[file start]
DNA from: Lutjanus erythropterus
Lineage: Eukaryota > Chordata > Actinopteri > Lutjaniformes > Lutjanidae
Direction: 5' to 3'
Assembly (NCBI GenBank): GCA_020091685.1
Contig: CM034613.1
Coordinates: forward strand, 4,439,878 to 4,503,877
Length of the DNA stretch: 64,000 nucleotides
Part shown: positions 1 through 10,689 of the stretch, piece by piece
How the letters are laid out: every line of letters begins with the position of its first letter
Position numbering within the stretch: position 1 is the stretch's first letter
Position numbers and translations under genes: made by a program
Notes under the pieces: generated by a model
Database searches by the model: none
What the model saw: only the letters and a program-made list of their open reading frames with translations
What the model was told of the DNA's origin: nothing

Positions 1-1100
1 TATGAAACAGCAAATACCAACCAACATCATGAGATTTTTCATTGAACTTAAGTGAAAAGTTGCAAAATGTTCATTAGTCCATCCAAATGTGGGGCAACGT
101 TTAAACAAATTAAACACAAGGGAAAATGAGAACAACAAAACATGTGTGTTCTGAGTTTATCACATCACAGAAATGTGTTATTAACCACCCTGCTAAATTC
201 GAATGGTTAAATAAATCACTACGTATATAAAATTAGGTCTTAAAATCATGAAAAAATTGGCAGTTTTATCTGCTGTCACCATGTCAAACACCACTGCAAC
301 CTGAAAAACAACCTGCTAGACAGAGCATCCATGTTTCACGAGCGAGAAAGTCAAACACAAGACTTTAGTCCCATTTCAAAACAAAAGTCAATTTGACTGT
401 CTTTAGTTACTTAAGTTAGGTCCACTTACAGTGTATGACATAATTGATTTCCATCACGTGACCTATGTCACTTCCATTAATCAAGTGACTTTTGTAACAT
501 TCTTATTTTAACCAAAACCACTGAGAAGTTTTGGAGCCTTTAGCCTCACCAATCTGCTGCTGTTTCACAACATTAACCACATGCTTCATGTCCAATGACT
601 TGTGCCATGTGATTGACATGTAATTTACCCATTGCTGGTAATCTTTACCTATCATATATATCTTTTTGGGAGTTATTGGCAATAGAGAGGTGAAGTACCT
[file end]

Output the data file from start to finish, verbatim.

DNA from: Lutjanus erythropterus
Lineage: Eukaryota > Chordata > Actinopteri > Lutjaniformes > Lutjanidae
Direction: 5' to 3'
Assembly (NCBI GenBank): GCA_020091685.1
Contig: CM034613.1
Coordinates: forward strand, 4,439,878 to 4,503,877
Length of the DNA stretch: 64,000 nucleotides
Part shown: positions 1 through 10,689 of the stretch, piece by piece
How the letters are laid out: every line of letters begins with the position of its first letter
Position numbering within the stretch: position 1 is the stretch's first letter
Position numbers and translations under genes: made by a program
Notes under the pieces: generated by a model
Database searches by the model: none
What the model saw: only the letters and a program-made list of their open reading frames with translations
What the model was told of the DNA's origin: nothing

Positions 1-1100
1 TATGAAACAGCAAATACCAACCAACATCATGAGATTTTTCATTGAACTTAAGTGAAAAGTTGCAAAATGTTCATTAGTCCATCCAAATGTGGGGCAACGT
101 TTAAACAAATTAAACACAAGGGAAAATGAGAACAACAAAACATGTGTGTTCTGAGTTTATCACATCACAGAAATGTGTTATTAACCACCCTGCTAAATTC
201 GAATGGTTAAATAAATCACTACGTATATAAAATTAGGTCTTAAAATCATGAAAAAATTGGCAGTTTTATCTGCTGTCACCATGTCAAACACCACTGCAAC
301 CTGAAAAACAACCTGCTAGACAGAGCATCCATGTTTCACGAGCGAGAAAGTCAAACACAAGACTTTAGTCCCATTTCAAAACAAAAGTCAATTTGACTGT
401 CTTTAGTTACTTAAGTTAGGTCCACTTACAGTGTATGACATAATTGATTTCCATCACGTGACCTATGTCACTTCCATTAATCAAGTGACTTTTGTAACAT
501 TCTTATTTTAACCAAAACCACTGAGAAGTTTTGGAGCCTTTAGCCTCACCAATCTGCTGCTGTTTCACAACATTAACCACATGCTTCATGTCCAATGACT
601 TGTGCCATGTGATTGACATGTAATTTACCCATTGCTGGTAATCTTTACCTATCATATATATCTTTTTGGGAGTTATTGGCAATAGAGAGGTGAAGTACCT